First Monday in October (1981)





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Movie Info

Based on a Broadway play by Jerome Lawrence and Robert E. Lee, conservative Ruth Loomis (Jill Clayburgh) becomes the first woman to be appointed to the United States Supreme Court, much to the dismay of liberal justice Dan Snow (Walter Matthau). Oddly enough, the appointment of Sandra Day O'Connor as the first woman justice of the Supreme Court occurred the same year that First Monday in October was released.
Comedy , Romance
Directed By:
Written By:
In Theaters:
Paramount Home Video

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Walter Matthau
as Dan Snow
Jill Clayburgh
as Ruth Loomis
Barnard Hughes
as Chief Justice Crawford
Jan Sterling
as Christine Snow
James Stephens
as Mason Woods
Joshua Bryant
as Bill Russell
Wiley Harker
as Justice Harold Webb
F.J. O'Neil
as Justice Waldo Thompson
Charles Lampkin
as Justice Josiah Clewes
Lew Palter
as Justice Benjamin Halperin
Richard McMurray
as Justice Richard Carey
Herb Vigran
as Justice Ambrose Quincy
Edmund Stoiber
as Committee Chairman
Noble Willingham
as Nebraska Attorney
Richard McKenzie
as Hostile Senator
James Brodhead
as Court Marshal
Ann Doran
as Storekeeper
Olive Dunbar
as Ms. Radabaugh
Hugh Gillin
as Southern Senator
James E. Brodhead
as Court Marshal
Arthur Adams
as Custodian
Sig Frohlich
as Custodian
Nick Angotti
as Plaintiff's Attorney
Jeanne Joe
as Waitress
Richard Balin
as Photographer
Martin Agronsky
as TV Commentator
Bob Sherman
as Senator
Ray Colbert
as Senator
Carol Coggin
as Attorney
Stanley Lawrence
as Court Guard
Dick Winslow
as Barber
Dudley Knight
as Assistant Manager
Edwin M. Adams
as Clergyman
Ronnie Thomas
as Firing Party Commander
Jeff Scheulen
as Ambulance Attendant
Mary Munday
as Head Nurse
Richard de Angeles
as News Producer
Jim Vanko
as Chief Ranger
Wendy E. Taylor
as Cab Driver
William G. Clark
as Cab Driver
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Critic Reviews for First Monday in October

All Critics (4)

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Full Review… | March 25, 2009
Top Critic

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Full Review… | January 25, 2006
Time Out
Top Critic

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August 30, 2004
New York Times
Top Critic

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Full Review… | December 31, 1999
Chicago Reader
Top Critic

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Full Review… | June 30, 2006
Combustible Celluloid

No excerpt available.

Full Review… | May 25, 2006
Combustible Celluloid

Audience Reviews for First Monday in October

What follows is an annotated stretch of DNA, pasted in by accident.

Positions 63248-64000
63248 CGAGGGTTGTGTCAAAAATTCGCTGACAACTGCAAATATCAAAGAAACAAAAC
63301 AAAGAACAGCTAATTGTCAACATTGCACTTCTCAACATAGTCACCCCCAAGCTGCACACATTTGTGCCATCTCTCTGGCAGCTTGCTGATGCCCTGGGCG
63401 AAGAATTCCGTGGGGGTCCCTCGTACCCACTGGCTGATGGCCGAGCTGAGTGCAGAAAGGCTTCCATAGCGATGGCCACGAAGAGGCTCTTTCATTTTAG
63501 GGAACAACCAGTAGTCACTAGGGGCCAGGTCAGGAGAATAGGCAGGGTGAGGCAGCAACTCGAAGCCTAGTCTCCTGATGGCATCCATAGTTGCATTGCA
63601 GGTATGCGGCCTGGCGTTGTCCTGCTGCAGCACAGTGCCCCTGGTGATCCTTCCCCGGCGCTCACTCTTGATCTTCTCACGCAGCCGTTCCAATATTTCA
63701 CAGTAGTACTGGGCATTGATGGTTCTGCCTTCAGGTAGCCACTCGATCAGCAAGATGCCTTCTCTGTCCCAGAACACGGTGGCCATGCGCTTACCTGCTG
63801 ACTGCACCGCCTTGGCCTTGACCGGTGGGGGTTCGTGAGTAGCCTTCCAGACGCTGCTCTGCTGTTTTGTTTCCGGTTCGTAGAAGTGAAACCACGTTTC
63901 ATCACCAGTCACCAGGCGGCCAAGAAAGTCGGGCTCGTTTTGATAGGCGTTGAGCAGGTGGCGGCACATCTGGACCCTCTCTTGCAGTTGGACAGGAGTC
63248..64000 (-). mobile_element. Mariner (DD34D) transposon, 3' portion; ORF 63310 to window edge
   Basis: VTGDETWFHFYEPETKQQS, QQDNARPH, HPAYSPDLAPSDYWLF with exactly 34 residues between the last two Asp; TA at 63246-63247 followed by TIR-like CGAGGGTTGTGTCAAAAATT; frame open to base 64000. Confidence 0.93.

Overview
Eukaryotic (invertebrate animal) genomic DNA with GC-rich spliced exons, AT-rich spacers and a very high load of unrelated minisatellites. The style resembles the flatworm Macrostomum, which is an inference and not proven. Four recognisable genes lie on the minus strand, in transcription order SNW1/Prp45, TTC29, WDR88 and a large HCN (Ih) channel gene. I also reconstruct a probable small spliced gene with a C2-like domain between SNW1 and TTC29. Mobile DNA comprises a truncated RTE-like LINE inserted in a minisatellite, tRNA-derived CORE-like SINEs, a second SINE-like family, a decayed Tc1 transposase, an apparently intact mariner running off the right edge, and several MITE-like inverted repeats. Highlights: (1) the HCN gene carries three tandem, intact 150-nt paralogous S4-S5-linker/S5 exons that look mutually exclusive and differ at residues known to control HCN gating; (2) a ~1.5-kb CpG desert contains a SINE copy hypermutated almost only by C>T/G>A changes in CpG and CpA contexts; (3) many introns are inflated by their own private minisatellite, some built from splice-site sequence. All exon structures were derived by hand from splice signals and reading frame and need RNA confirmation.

"First Monday in October" had all of the makings of a controversial film until the events depicted in the picture happened for real shortly before the film's release. Sandra Day O'Connor's nomination to the Supreme Court really took the wind out of this film's sails at an inopportune time. But even taken as a piece of fiction, which it is, it's a very entertaining film that is a lot less serious and dull than you might expect. This is definitely not a dry political film. The screenplay is light and lively, and the talented performers bring it to life in a fresh and funny way. Jill Clayburgh is perfectly suited for her role, smart and beautiful, and she owns the role from the first moment she appears on the screen. Even better is her veteran co-star Walter Matthau as a seasoned judge and Clayburgh's intellectual equal. His performance here shows why Matthau was widely considered to be one of the best actors of his generation. It's a pleasure watching him work, and every single relationship he has in the picture is a fascinating one. I'm not sure how accurately the film portrays the behind the scenes workings of the Court (I suspect it's not very accurate at all), but it's a very entertaining movie with a lot of sharp dialogue and witty banter. The story of Clayburgh's scandal-in-the-making involving her dead husband is somewhat muddles, but it doesn't detract from the enjoyment of watching the two leads square off. It's more than enough to carry this film through its rough spots. "First Monday in October" doesn't work very well as a history lesson, but it is very entertaining nonetheless. Sometimes that's all you can really ask a movie to be, and on that level it works.

Timothy Sanders
Timothy Sanders

This movie is blessed with an intelligent and witty script that argues both sides of the political spectrum without taking sides with either. And no one argues quite like the great curmudgeon, Walter Matthau. He and Clayburgh are terrific as the liberal and the conservative Supreme Court Justices who are constantly butting heads and accidentally solve a corporate conspiracy along the way. Recommened.

Ben Ritchie
Ben Ritchie

An uneven story and pairing of two great actors slows the pace of what is at times a funny film about the judicial system. Fans of Walter Matthau and Jill Clayburgh will be more enthralled than others. Still, funny one liners and comedic debates between the two stars will make this a fun film to watch!!!!!!!

Leo Blaschke
Leo Blaschke

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